And, wouldn’t you know it, at 4:22 p.m. that same afternoon, the folks at CMS announced they were reversing themselves. In after-hours trading and over the next several days, insurance company stocks soared.

The SEC investigators believe the Height Securities analysts told the hedge-fund traders – immediately after the initial email was sent to Height’s 150 clients – that Height’s information was based on a “credible source” in the federal government.

If the credible source was leaking inside information, or the traders even thought that Height’s tip was inside information, and they acted on it, those hedge funds could be charged.

It’s all well and good that the SEC is looking into who made what on their trading. But what’s far more interesting and important is who the credible source was.

Was he or she paid? Was he or she given the inside information by anyone in the government who was paid?

Whether we find all this out or not may be based on an upcoming judge’s ruling.

That’s because the credible source, Brian Sutter, a top House of Representatives health care aide, has refused to comply with an SEC subpoena in the matter. Sutter ignored the subpoena based on the advice of congressional lawyers.

That prompted the SEC to file a federal lawsuit seeking to force Sutter to turn over his communications and records to investigators. The judge hearing the case is expected to rule any day now.

What is known to have happened, based on email and phone records, is that Sutter spoke to health care lobbyist Mark Hayes, who previously worked for Height Securities. And within 10 minutes, Hayes communicated CMS’s change of course to someone at Height, citing a “credible source.”

The SEC, to its immense credit, is actually investigating the Washington political-intelligence industry. That the investigators have been stymied by House lawyers is indicative of something.

Some D.C. watchers say it’s indicative of the separation-of-powers issues that come up when the executive branch investigates the legislative branch.

I say poppycock. It’s indicative of a cover-up.

Here’s what I want to know.

Are people in and around Congress making money directly (envelopes of cash) or indirectly (campaign donations) by channeling inside information to Wall Street hedge funds?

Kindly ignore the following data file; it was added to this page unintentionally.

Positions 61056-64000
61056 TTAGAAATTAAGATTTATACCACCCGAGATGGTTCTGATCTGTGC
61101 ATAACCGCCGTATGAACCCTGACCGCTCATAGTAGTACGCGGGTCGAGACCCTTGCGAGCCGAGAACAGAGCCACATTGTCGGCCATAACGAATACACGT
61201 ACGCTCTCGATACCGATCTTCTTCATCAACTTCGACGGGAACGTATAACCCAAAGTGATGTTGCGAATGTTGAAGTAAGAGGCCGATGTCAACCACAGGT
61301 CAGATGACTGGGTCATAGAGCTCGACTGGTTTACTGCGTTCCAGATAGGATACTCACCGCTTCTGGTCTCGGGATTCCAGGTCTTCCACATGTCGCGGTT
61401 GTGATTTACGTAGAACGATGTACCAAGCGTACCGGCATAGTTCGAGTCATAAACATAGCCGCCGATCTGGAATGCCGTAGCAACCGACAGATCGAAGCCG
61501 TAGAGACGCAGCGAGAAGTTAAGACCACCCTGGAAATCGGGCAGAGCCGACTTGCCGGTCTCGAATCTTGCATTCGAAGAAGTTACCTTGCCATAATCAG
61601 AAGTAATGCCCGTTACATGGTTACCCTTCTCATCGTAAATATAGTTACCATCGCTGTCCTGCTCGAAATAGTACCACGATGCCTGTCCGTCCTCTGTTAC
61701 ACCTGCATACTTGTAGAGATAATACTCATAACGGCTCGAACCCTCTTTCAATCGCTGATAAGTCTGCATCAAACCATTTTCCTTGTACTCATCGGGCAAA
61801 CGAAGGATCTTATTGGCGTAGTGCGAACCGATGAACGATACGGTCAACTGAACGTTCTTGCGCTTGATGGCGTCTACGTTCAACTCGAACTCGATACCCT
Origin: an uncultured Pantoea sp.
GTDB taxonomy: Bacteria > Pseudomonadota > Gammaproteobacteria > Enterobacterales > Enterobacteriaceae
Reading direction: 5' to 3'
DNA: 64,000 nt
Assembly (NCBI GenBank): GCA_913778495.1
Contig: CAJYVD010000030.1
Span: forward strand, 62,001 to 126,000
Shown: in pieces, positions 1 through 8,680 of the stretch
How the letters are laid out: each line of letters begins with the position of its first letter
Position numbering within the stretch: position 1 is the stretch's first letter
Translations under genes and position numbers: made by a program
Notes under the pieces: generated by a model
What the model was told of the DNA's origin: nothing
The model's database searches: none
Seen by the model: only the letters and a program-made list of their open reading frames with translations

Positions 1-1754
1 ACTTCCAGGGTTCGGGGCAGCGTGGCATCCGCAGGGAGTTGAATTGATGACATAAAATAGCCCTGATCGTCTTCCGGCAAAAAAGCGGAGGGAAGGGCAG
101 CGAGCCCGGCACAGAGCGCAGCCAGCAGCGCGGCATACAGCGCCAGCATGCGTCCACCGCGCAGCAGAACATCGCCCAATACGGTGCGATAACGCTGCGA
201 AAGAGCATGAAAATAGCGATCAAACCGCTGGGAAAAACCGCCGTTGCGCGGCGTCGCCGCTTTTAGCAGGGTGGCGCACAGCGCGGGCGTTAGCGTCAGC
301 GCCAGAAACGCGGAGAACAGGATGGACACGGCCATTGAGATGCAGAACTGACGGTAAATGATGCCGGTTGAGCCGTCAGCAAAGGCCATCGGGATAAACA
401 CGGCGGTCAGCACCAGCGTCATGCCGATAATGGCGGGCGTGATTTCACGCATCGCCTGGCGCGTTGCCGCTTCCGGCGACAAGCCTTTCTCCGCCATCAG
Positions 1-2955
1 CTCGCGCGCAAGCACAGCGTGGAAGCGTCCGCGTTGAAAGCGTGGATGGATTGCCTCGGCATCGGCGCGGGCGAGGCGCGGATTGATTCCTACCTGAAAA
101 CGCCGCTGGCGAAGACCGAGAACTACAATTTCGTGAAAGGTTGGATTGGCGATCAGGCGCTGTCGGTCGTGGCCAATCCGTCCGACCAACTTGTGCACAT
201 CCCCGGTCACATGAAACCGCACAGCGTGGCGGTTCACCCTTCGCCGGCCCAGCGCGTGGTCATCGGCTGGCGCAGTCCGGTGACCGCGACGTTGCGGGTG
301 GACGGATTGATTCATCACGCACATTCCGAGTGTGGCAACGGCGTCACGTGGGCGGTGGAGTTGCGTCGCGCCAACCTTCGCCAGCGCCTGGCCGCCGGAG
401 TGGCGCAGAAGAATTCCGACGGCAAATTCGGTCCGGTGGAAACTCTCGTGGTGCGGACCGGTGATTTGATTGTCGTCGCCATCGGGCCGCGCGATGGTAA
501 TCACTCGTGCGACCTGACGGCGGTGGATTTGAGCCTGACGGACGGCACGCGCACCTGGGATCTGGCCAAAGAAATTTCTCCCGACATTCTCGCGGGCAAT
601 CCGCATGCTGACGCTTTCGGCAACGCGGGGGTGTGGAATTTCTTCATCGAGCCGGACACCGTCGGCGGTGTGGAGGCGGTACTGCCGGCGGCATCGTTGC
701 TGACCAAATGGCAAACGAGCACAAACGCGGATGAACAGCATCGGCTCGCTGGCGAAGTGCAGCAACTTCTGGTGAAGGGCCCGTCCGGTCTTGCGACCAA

Do you think we’ll ever find out?

More from Shah Gilani: The U.S. Federal Reserve was created in 1913 to provide a safer and more stable monetary and financial system. But its actual role today is much more sinister. Here’s how the Federal Reserve is killing America…

The post Investigation of D.C.-Wall Street Corruption Hits Yet Another Roadblock appeared first on Money Morning – Only the News You Can Profit From.

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This Week’s FOMC Meeting: Words Are Everything Tue, 16 Sep 2014 15:35:13 +0000 Since December 2013, the U.S. Federal Reserve's Federal Open Market Committee (FOMC) meeting has been a routine exercise couched in humdrum Fedspeak and muted discussions on future monetary policy.

But with the meetings happening today (Tuesday) and tomorrow, it's becoming clear that the Fed can't stick to the same script for much longer, and at some point, the nation's central bank is going to have to come clean on when it plans to raise interest rates from its near-zero levels.

This is a syndicated repost courtesy of Money Morning. To view original, click here.

FOMC meetingSince December 2013, the U.S. Federal Reserve’s Federal Open Market Committee (FOMC) meeting has been a routine exercise couched in humdrum Fedspeak and muted discussions on future monetary policy.

But with the meetings happening today (Tuesday) and tomorrow, it’s becoming clear that the Fed can’t stick to the same script for much longer, and, at some point, the nation’s central bank is going to have to come clean on when it plans to raise interest rates from its near-zero levels.

This is because this meeting will mark the last time the Fed is going to trim its large-scale, two-year bond-buying program known as quantitative easing round 3 (QE3), before it exits the program altogether next month.

Since December, under former Fed chairman Ben Bernanke, the Fed has deemed the economy healthy enough to wean it off of its aggressive money-printing regime that began in Sept. 2012 and swelled the central bank’s balance sheet from $2.9 trillion in assets to $4.5 trillion.

This came with the announcement that QE3, which began as a monthly $85 billion purchase of agency mortgage-backed securities and long-term treasuries – as a way to push down interest rates and bring more money into the broader economy – would be trimmed by $10 billion.

In each Fed meeting following that, the Fed has cut the program an additional $10 billion. After tomorrow’s meeting, another $10 billion cut will trim the program down to a $15 billion-a-month program. Prior Fed minutes indicate that next month, the Fed will eliminate the program altogether.

But even as this easing is coming to an end, the Fed has echoed the same refrain on interest rates and hasn’t deviated from its vague suggestion that interest rates should remain at near-zero levels for a “considerable” time.

So, when are we going to see a rise in interest rates?

The Fed’s Interest Rate Wordplay

There’s almost no chance that the answer will be clearer tomorrow, at least not in any explicit manner.

The only inkling Fed observers might get that Chairwoman Janet Yellen is considering a more open discussion on an interest rate timeline is through her words.

Yellen won’t provide an overt blueprint of Fed interest rate policy. Instead, the “considerable” period will morph into a “softening to those words, or rhetoric moving away from keeping things as they are,” Executive-in-Residence and Professor of the Practice at the University of Maryland’s Robert H. Smith School of Business, Clifford Rossi told Money Morning.

With such a powerful influence on markets, Yellen isn’t going to shake investor confidence by making an outright proclamation on interest rates.

In a press conference in March, following an FOMC meeting, Yellen was asked how long after the end of QE3 the Fed will be working to push up rates; she suggested it could be six months after its end.